He felt the priest was a good man in his heart, trying to help Teegan for Teegan’s sake and everyone Teegan came upon, so he didn’t hurt them unknowingly. Father Matthews promised him what he had always wanted to be able to do, to live his life without the darkness, the shadowy curse which made him a monster.
“Alright Father,” Teegan said. “I will come with you. But promise me this woman Hazel, she will not harm me? Or kill me, herself?”
“I promise and she will say the same.”
Teegan followed Father Matthews back to the monastery. He hoped no one found him before he saw Hazal. He would have to start over in the new world he thought, perhaps, convince this Hazel to come with him if she was pretty? But for now, the monestary was the safest place for Teegan to rest. As he fell asleep, he wondered about this witch, could her potion actuallycontrol his curse?
Sighing he dreamt of a woman with hazel eyes and a soft touch. When he awoke he found himself not in the monestsry, but asleep in a tranquil room in a comfortable bed as those of nobility slept on. The room was ornately decorated and sighing, thinking it was all a dream, Teegan faded back into sleep.
When he awoke again, and the sunlight was pouring into the lavish room, Teegan arose from the softest bed he’d ever slept on. It was plush with furs and woven sheets. He longingly gazed back, wishing he could sleep forever away, but he realized he was here to receive help from the gifted witch of blessed magic named Hazel.
Her family lived well, he thought to himself. He wondered again why, the priest would save someone as terrible as him. Teegan had murdered and hurt so many people when the beast overtook him, especially in the beginning of his cursed life, when he had no control at all. The priest knew what Teegan had initially done to be cursed. Teegan thought back to that day ages ago, almost two-hundred-years.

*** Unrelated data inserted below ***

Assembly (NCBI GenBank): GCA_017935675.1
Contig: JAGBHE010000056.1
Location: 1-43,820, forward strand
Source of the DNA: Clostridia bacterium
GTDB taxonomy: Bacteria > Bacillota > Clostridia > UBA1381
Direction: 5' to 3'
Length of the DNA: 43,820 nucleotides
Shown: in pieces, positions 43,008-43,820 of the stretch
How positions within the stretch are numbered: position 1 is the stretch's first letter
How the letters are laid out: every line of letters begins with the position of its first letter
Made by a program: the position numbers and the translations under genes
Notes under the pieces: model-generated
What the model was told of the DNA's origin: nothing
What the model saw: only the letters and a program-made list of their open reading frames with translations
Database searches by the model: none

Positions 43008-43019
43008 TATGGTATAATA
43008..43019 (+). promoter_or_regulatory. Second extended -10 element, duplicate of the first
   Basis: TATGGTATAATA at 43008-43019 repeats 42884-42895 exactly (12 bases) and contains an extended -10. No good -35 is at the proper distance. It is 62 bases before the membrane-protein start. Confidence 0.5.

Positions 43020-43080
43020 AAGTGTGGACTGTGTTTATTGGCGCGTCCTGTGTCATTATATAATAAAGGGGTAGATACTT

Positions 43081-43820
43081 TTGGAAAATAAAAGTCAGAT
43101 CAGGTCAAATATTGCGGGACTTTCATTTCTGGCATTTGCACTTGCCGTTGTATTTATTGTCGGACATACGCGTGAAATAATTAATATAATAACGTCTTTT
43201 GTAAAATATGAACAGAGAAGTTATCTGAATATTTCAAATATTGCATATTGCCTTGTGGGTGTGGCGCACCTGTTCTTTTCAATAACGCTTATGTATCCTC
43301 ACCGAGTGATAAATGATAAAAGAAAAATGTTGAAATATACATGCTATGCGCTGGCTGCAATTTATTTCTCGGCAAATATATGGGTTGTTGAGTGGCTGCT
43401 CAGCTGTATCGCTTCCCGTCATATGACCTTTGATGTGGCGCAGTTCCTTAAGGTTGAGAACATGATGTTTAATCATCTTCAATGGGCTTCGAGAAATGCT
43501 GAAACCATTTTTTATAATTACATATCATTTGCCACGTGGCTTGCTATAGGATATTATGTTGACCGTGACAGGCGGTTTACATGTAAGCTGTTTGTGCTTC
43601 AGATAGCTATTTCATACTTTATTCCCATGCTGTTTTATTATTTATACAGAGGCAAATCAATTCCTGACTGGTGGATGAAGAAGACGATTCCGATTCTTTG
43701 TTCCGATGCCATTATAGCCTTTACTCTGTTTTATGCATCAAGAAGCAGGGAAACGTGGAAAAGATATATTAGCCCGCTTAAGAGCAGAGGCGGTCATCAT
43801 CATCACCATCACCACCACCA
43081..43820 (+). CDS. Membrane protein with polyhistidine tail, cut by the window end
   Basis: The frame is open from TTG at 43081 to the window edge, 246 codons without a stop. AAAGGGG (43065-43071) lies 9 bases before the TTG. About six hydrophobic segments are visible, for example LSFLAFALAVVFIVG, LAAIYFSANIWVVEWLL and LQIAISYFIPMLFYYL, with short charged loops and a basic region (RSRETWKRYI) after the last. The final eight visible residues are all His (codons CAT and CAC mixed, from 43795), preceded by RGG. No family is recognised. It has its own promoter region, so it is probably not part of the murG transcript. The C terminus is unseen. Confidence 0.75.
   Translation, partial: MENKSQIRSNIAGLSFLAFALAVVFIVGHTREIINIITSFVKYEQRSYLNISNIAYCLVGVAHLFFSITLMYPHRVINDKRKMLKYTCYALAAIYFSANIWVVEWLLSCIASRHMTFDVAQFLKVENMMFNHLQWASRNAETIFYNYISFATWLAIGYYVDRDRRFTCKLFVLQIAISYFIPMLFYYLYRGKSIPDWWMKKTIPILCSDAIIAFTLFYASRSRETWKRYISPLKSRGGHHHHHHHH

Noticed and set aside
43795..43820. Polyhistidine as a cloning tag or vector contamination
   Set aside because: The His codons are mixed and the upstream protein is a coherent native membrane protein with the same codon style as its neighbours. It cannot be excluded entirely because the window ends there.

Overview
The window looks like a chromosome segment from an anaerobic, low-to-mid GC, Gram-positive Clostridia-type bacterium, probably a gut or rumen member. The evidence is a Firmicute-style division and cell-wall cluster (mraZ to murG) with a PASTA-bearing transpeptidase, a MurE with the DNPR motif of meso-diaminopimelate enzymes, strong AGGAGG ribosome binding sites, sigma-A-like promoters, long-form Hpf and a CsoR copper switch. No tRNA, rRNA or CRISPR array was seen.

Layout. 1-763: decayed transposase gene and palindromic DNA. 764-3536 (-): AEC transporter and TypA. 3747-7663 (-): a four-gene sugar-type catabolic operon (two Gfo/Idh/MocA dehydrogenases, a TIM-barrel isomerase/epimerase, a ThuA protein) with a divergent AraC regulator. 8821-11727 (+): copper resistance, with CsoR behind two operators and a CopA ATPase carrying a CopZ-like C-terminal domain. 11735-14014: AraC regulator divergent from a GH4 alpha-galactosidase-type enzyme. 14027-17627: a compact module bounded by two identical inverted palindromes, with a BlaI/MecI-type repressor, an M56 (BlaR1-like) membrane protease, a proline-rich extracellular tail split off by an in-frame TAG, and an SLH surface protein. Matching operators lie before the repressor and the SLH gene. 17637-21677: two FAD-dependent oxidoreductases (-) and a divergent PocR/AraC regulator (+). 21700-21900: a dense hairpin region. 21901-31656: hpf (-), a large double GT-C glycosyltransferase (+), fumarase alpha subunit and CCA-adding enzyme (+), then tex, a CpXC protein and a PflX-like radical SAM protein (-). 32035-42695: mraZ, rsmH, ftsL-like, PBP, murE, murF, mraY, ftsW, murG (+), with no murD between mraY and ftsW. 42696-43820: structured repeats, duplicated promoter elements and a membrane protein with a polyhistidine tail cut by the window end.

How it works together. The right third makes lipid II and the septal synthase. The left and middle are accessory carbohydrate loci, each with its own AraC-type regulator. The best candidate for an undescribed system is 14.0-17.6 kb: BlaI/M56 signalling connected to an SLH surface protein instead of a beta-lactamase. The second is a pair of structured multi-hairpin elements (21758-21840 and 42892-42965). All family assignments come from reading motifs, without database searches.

Back then, he’d only been around twenty-five winters, he wasn’t exactly sure. He’d grown up spoiled, a son of the aristocracy. A future Lord and Vassal, yet he hadn’t known enough to value his position. He hadn’t cared much but for mead, women, and fun.
No women ever caught his attention long. He imagined he had a few bastards here and there among the village lasses and the barmaids. Then there were the maids and courtesans.
There had been a lovely one with dark black hair and blue-eyes. Eyes such a stormy blue, he felt he was drowning in them the first time he saw Eleanor’s eyes. But everyone knew Eleanor was off-limits. She was the Earl’s personal and most current favourite mistress.
But Eleanor had beguiled Teegan as a young man. She was a seasoned suductress and she drew him in.
“Such a handsome man as yourself, all alone in the Earl’s court? I’ve noticed you’ve stopped bringing the servant girls and other courtesans to your bed? The Earl prefers his vassals to be properly taken care of, is something the matter?” Eleanor had asked him, fluttering her lashes and rubbing his arm.
“No Madam, nothing is wrong. But I’m not interested in those women because they’re all the same after a while. I have in my eyes the picture of the most elegant and graceful women in the land and no other woman compares with her beauty or kind manner,” Teegan told Eleanor, who laughed.
“Ah, so is the son, of the Lord of the Forests, in love then?”
“He thinks perhaps, but he is waiting to see what the woman he longs for says to his request. He cannot touch her, but desperately wants to be with her. He would defy all authority to have her. Do you know who she is Eleanor?”